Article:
Promote investments in green buildings

Promote investments in green buildings

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There are a number of constraints that hamper the development of a robust pipeline of green properties and widespread adoption of green construction. These constraints include the perception of high construction costs, a lack of alignment of incentives and benefits among market players, and a mismatch between relatively short hold periods of real estate assets in portfolios and the long lifespans of buildings and when they might be affected by climate change and stricter regulations
photograph: CRISIL House, Hiranandani Gardens, Mumbai

Cities in India are expanding at a fast pace to keep up with high population growth and rapid urbanization. Researches show that the floor area of the buildings that dot our skylines is expected to double by 2060. Most of this growth will occur in residential construction, particularly in middle-income segment. Meeting the demand for new buildings through green construction can spur low-carbon economic growth and create skilled jobs in the country for decades to come.

Don’t look at the green buildings just from environment point of view but also consider it from business angle too. There is a strong business case for growing the green buildings market. Emerging evidence indicates that green buildings, or buildings that use energy and water more efficiently, are a higher-value, lower-risk asset than standard structures. Studies show that while building green could range from savings of 0.5 percent to 12 percent in additional costs, green buildings can decrease operational costs by up to 37 percent. New construction offers a significant opportunity to integrate energy efficiency into building design from the outset, helping to maximize the financial benefits that come from energy savings and avoid the need for costly retrofits later.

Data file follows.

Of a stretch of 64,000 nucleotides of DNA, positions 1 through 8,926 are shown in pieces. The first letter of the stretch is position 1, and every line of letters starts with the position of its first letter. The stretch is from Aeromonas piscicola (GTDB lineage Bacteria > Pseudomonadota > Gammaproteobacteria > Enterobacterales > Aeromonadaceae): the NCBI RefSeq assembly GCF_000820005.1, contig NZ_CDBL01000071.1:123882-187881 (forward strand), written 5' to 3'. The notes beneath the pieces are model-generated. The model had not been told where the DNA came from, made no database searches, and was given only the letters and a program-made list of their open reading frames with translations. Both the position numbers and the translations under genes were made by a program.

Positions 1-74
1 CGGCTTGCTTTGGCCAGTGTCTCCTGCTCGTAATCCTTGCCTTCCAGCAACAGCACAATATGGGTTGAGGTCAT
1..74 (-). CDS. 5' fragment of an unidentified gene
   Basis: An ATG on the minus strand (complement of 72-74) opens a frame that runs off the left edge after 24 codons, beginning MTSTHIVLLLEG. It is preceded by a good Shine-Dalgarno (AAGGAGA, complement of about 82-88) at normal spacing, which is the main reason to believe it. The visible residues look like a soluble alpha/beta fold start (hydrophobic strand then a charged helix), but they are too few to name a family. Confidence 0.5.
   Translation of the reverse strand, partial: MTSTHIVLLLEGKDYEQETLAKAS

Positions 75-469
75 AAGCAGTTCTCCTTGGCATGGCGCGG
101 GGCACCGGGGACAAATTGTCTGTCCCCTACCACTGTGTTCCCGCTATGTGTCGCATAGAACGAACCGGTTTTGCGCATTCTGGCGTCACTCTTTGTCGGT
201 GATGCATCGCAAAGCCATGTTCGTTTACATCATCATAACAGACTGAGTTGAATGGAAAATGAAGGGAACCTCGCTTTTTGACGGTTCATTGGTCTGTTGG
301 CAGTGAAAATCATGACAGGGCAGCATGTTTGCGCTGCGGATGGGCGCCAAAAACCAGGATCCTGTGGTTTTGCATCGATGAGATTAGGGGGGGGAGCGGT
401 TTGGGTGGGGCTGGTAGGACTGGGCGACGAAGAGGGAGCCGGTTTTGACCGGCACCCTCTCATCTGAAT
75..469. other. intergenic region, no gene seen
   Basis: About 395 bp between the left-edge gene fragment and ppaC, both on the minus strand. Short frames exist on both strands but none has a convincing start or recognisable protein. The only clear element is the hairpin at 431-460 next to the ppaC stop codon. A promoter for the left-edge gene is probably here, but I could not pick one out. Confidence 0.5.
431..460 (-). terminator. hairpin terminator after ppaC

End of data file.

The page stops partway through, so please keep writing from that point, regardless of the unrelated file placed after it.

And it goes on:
Despite the inherent benefits, the current size of investments in green buildings is only a fraction of the investment opportunity. Global investments in green buildings accounted for $423 billion of the $5 trillion spent on building construction and renovation in 2017. However, part of the problem in investing in green buildings is due to constraints created by the authorities and regulators. There are a number of constraints that hamper the development of a robust pipeline of green properties and widespread adoption of green construction. These constraints include the perception of high construction costs, a lack of alignment of incentives and benefits among market players, and a mismatch between relatively short hold periods of real estate assets in portfolios and the long lifespans of buildings and when they might be affected by climate change and stricter regulations.

We in India, despite having ambitious targets for green buildings, still haven’t been able to put in place effective measures to mandate and incentivize large-scale adoption of green construction practices. This is partly due to low technical capacity to build, operate, and maintain green buildings, lack of knowledge, and weak enforcement regimes, as well as challenges in developing and implementing consistent standards and requirements for green construction across a highly local and decentralized industry.

Despite the challenges, realizing the full potential of green buildings is within reach, with established financing models and proven, easy-to-implement technologies that are readily available and continue to decrease in cost with their greater adoption. It’s also true that investors, developers, owners, and governments will have to work together to meet demand for buildings in a way that is economically beneficial and aligned with global climate goals.

It’s the government which has to take the lead in creating green assets in the country. Government can help to create a pipeline of green building assets and incentivize financiers and investors to channel capital to the sector. As a large owners of and investors in real estate, government can help in the cause by requiring all public buildings to be mandatorily green. The government’s help is also needed to build technical capacity and skills among designers, engineers, and workers, who then can build privately financed green buildings. Unless the government takes the lead, it would be unlikely we would reach anywhere near our goal.  The government should act fast too as time bomb has already started ticking.